ELECTRONICS/SENSORS: The second generation KEYENCE GT2 “All-in-One” contact digital sensor, adopts the world’s first scale-shot system to provide the highest precision in its class (0.1μ resolution, 1.0μ accuracy). Maintaining the “No Error” feature from its predecessor, no data will be lost due to rapid spindle movement during production line and other high-speed applications. All measurement is performed in the compact GT amplifier requiring no PLC or external data processing.GT2 sensors are tough and rugged, and the cable’s IP67 water-resistant enclosure rating helps prevent or reduce swap outs in select harsh environments. The sensor head cable uses a flexible robot cable that can withstand continuous bending up to 6 million times at a radius of 50 mm (1.97 inch) and can be cut anywhere to length. Linear ball bearings covered by a strong rubber encase the spindle to ensure a long service life by eliminating wear and abrasion damage. Detecting durability extends up to 20 million times.
The analog I/O card used with conventional sensors is not required for the GT2, which further reduces labor time, and total cost equipment status can be quickly checked by looking at the bar indicator that displays green when the data is within its limits and red when the values are out of spec.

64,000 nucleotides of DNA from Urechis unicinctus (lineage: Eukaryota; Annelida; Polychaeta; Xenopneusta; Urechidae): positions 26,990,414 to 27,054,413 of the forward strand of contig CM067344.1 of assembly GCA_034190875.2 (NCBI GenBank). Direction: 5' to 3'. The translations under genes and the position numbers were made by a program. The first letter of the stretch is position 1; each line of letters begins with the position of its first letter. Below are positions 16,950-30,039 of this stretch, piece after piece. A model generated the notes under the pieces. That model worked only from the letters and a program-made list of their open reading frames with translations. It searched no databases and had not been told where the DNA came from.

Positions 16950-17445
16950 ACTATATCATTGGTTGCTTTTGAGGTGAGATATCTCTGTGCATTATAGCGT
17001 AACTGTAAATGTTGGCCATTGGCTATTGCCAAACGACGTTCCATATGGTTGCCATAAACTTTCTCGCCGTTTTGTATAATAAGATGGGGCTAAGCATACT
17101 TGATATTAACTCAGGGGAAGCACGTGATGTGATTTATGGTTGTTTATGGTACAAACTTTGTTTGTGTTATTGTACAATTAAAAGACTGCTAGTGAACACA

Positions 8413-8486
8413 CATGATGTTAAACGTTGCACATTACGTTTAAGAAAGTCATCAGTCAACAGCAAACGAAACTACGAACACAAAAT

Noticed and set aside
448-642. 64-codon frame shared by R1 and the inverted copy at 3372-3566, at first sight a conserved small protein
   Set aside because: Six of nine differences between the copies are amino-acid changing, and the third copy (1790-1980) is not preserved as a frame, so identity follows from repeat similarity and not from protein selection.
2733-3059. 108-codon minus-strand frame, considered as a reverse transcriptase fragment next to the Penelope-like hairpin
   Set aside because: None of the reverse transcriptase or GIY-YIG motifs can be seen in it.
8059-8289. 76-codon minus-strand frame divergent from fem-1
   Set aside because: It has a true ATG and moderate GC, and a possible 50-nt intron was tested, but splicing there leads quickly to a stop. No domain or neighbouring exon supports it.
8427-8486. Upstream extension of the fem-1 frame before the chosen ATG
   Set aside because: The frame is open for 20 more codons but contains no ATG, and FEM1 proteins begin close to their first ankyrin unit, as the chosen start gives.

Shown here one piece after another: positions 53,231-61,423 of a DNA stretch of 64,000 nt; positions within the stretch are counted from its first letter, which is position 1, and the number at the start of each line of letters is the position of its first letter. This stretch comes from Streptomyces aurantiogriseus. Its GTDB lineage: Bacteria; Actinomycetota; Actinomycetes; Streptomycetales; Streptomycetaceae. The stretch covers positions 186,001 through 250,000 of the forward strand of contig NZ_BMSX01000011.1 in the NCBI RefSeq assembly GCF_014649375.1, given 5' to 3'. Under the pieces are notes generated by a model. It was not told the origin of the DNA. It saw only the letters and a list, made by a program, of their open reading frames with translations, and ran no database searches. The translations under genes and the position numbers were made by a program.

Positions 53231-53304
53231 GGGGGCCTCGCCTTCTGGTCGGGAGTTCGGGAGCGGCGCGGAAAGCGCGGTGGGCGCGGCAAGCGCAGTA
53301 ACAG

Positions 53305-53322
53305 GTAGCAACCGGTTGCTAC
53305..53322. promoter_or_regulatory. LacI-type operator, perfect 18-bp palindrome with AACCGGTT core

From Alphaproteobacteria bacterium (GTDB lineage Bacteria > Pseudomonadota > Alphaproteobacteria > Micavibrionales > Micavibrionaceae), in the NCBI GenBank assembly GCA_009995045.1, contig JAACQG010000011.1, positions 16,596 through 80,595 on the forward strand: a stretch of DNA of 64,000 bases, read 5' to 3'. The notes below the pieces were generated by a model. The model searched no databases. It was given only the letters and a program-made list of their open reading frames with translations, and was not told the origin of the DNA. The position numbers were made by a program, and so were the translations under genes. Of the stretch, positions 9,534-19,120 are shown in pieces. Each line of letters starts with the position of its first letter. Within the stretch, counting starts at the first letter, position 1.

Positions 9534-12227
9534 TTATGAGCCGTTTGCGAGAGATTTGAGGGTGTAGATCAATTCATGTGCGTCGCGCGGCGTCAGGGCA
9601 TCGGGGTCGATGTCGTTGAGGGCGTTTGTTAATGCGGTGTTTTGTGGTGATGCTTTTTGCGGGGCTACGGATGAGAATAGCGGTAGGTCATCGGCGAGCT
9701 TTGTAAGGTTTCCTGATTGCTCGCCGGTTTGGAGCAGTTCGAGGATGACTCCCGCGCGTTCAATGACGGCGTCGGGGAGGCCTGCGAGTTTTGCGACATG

Truchard will be presented the award at the 2014 Golden Mousetrap Awards ceremony during the co-located events Pacific Design & Manufacturing, MD&M West, WestPack, PLASTEC West, Electronics West, ATX West, and AeroCon.
Robots that walk have come a long way from simple barebones walking machines or pairs of legs without an upper body and head. Much of the research these days focuses on making more humanoid robots. But they are not all created equal.
The IEEE Computer Society has named the top 10 trends for 2014. You can expect the convergence of cloud computing and mobile devices, advances in health care data and devices, as well as privacy issues in social media to make the headlines. And 3D printing came out of nowhere to make a big splash.
For industrial control applications, or even a simple assembly line, that machine can go almost 24/7 without a break. But what happens when the task is a little more complex? That’s where the “smart” machine would come in. The smart machine is one that has some simple (or complex in some cases) processing capability to be able to adapt to changing conditions. Such machines are suited for a host of applications, including automotive, aerospace, defense, medical, computers and electronics, telecommunications, consumer goods, and so on. This discussion will examine what’s possible with smart machines, and what tradeoffs need to be made to implement such a solution.